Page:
Last week, Scholz gave in to Chinese pressure and pushed through a deal allowing China Ocean Shipping Company (known as Cosco) to buy a stake in a terminal at Germany’s main port of Hamburg—against the objections of six ministers. This put Scholz at odds with an emerging consensus across party lines that Germany urgently needs to reduce its dependency on China. It also signaled weakness vis-à-vis Xi, who just self-confidently presided over his coronation as leader for life. It’s high time for Scholz to change course and get serious about Xi’s China. He needs to use his visit in Beijing to confront the Chinese leader on German and European interests, including Xi’s support for Russian President Vladimir Putin’s war and his threats against Taiwan.

Ukraine Situation Report: Attacks Behind Russian Lines Crippling War Effort


Ukrainian partisans are wreaking havoc on Russian forces and those who have collaborated with them, the Institute for the Study of War says in its latest assessment of Vladimir Putin's 251-day-old full-on war.

“Effective Ukrainian partisan attacks are forcing the Kremlin to divert resources away from frontline operations to help secure rear areas, degrading Russia’s ability to defend against ongoing Ukrainian counteroffensives, let alone conduct their own offensive operations,” according to ISW. “Poor Russian operational security has enabled Ukrainian partisan attacks.”

In a cascading series of misfortunes, Russia’s “increasing manpower shortages are likely degrading” Moscow’s ability to “effectively secure Russian rear areas against partisan attacks and simultaneously defend against Ukrainian counteroffensives. The Kremlin still has not effectively countered Ukraine’s organized partisan movement and is unlikely to have the capabilities to do so.”

Why Biden is sending US weapons experts into Ukraine


The Pentagon announced this week that it is sending weapons experts into Ukraine to inspect American-supplied arms being used against Russia.

The group will be among the first U.S. military members in the country, apart from those providing security at the U.S. Embassy in Kyiv.

President Biden has pledged that U.S. troops will not be sent into the fight, but this week’s announcement comes amid rising concern — particularly among Republicans — about how effectively Ukraine is utilizing U.S. military support.

A senior Defense Department official told reporters on Monday that it had not seen “credible evidence of the diversion of U.S.-provided weapons.”

“Nonetheless, we are keenly aware of the possible risk of illicit diversion and are proactively taking all available steps to prevent this from happening.”

Ukrainian Commandoes Raid Airfield Deep Inside Russia, Destroy Frontline Helicopters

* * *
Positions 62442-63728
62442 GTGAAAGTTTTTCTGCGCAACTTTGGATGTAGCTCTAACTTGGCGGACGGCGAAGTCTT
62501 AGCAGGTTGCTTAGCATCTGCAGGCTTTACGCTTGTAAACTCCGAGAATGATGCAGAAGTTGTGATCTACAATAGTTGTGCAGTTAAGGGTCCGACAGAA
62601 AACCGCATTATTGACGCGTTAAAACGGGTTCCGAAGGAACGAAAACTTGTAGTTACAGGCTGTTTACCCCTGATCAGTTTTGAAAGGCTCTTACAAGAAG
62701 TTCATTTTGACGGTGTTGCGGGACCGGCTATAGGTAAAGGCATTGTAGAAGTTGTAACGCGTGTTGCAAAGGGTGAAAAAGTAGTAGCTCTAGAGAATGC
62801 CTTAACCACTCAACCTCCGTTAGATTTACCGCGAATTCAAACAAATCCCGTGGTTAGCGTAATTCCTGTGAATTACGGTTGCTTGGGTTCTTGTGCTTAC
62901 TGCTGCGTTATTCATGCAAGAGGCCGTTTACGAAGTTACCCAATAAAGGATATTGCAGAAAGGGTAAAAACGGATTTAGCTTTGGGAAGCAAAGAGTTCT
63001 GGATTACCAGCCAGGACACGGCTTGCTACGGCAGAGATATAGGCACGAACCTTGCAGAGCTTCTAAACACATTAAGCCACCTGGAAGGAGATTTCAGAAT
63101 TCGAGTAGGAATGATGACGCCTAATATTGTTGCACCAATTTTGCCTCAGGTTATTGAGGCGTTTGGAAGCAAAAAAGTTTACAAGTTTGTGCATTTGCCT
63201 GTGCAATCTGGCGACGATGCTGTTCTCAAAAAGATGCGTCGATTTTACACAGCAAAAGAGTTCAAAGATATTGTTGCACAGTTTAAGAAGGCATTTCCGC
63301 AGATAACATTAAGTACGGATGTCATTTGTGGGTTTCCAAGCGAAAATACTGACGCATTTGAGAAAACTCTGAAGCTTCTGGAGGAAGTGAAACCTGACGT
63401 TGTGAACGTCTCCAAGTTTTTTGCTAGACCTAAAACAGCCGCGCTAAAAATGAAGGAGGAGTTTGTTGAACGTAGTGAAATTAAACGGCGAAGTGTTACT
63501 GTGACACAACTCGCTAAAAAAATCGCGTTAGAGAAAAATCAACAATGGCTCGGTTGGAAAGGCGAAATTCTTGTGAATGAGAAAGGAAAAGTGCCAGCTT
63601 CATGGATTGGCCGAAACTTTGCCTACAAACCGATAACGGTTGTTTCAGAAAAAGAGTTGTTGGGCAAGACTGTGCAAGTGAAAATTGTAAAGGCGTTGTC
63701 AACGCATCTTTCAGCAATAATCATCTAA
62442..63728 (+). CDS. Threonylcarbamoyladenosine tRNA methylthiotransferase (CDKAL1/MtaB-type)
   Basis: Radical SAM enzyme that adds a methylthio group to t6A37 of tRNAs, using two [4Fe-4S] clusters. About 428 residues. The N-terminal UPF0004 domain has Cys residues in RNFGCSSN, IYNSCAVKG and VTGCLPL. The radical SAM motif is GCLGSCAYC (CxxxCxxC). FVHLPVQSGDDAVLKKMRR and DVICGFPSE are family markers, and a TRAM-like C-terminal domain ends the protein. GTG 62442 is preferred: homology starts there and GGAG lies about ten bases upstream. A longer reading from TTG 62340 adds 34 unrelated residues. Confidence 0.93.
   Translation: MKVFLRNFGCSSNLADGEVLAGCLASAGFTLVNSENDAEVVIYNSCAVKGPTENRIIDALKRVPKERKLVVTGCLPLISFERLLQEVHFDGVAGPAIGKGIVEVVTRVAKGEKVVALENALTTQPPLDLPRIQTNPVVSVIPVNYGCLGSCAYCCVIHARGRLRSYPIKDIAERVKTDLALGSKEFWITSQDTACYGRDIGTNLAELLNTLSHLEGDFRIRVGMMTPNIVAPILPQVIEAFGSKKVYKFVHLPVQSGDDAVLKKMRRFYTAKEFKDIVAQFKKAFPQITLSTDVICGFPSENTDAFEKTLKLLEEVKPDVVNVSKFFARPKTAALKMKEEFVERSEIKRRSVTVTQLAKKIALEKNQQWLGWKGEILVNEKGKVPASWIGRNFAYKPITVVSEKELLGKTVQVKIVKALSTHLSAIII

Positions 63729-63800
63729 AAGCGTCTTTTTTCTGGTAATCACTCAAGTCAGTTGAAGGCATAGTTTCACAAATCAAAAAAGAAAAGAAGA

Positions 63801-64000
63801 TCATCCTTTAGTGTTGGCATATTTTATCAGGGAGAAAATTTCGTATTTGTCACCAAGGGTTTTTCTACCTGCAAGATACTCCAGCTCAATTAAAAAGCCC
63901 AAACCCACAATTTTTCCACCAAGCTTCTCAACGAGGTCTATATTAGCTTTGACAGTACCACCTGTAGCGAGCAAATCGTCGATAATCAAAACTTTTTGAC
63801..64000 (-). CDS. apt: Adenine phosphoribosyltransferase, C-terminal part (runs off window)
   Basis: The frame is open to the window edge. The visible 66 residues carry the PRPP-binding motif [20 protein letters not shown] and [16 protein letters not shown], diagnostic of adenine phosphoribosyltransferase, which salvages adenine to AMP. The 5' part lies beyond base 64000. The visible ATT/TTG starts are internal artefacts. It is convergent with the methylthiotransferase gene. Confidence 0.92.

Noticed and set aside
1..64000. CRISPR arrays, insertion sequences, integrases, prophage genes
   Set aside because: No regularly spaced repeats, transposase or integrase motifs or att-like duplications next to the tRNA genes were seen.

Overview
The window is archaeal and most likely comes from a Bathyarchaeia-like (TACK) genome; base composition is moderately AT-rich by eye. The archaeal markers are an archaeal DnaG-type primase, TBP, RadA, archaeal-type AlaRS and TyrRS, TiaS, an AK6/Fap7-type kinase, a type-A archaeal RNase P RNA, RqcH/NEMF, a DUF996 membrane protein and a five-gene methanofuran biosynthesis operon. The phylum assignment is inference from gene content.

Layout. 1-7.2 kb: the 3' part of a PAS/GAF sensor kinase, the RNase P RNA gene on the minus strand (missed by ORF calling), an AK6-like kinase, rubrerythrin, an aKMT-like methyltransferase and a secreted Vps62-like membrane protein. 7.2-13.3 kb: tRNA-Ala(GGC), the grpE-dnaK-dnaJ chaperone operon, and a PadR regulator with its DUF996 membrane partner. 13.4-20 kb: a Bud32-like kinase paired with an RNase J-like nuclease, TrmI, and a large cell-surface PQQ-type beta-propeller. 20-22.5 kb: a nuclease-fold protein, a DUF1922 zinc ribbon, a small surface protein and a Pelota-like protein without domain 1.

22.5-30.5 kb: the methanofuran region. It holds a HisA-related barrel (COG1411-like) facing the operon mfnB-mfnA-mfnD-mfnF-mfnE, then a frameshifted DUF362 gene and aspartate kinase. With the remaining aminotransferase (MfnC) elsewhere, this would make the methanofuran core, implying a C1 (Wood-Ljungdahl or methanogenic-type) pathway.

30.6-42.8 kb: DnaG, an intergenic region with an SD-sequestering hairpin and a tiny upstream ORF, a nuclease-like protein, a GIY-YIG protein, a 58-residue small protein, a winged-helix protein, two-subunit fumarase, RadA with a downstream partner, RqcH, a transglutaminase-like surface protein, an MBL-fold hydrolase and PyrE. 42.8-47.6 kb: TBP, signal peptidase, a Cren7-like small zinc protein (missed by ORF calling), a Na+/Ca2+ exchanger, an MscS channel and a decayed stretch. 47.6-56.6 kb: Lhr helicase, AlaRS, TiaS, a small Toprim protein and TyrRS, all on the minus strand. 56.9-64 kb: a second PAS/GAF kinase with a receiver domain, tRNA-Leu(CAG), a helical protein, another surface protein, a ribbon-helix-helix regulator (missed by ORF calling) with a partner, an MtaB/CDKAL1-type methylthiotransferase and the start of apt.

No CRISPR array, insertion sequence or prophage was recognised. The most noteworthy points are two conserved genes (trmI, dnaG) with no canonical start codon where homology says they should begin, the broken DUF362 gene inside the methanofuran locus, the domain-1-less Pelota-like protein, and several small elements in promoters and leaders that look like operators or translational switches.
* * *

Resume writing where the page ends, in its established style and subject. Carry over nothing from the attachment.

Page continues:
Stefan Korshak

Ukrainian commandoes blew up three helicopter gunships at a Russian military airfield close to the Latvian border, in one of the most spectacular behind-the-lines raids launched by either side since the beginning of the Russia-Ukraine war, multiple sources confirmed on Tuesday, Nov. 1.

The Main Intelligence Directorate (GUR) of the Ministry of Defense of Ukraine said in a Monday, Oct. 31 statement that the Oct. 30 attack took place at the Russian army’s Veretye air base in north-western Pskov Region. The facility is more than 500 km., as the missile flies, from Ukraine to the south, and some 110 km from NATO member Latvia to the east.

Two Ka-52 attack helicopters were destroyed completely and a third was badly damaged by det charges placed by Ukrainian operatives infiltrating in and out of the site without being detected, the GUR statement added. Russian security teams subsequently found a fourth helicopter rigged with explosives that had not gone off, some news reports said.

China and Russia prepare to turn Cold War II into a hot war


In 2011, James Clapper, President Obama’s Director of National Intelligence, told the Senate Armed Services Committee that both Russia and China posed “the greatest mortal threat” to the United States because of their nuclear capabilities.

Though he also said neither then evinced an intent to use those capabilities against the United States, several Democratic senators expressed alarm at Clapper’s threat characterization and Lindsay Graham (R-S.C.) said he should resign.

Obama’s policies were closely aligned with the committee members’ more relaxed view of the two countries’ relations with the United States. The Trump and Biden foreign policy teams, on the other hand, have shared the increasingly dire assessment of both China and Russia.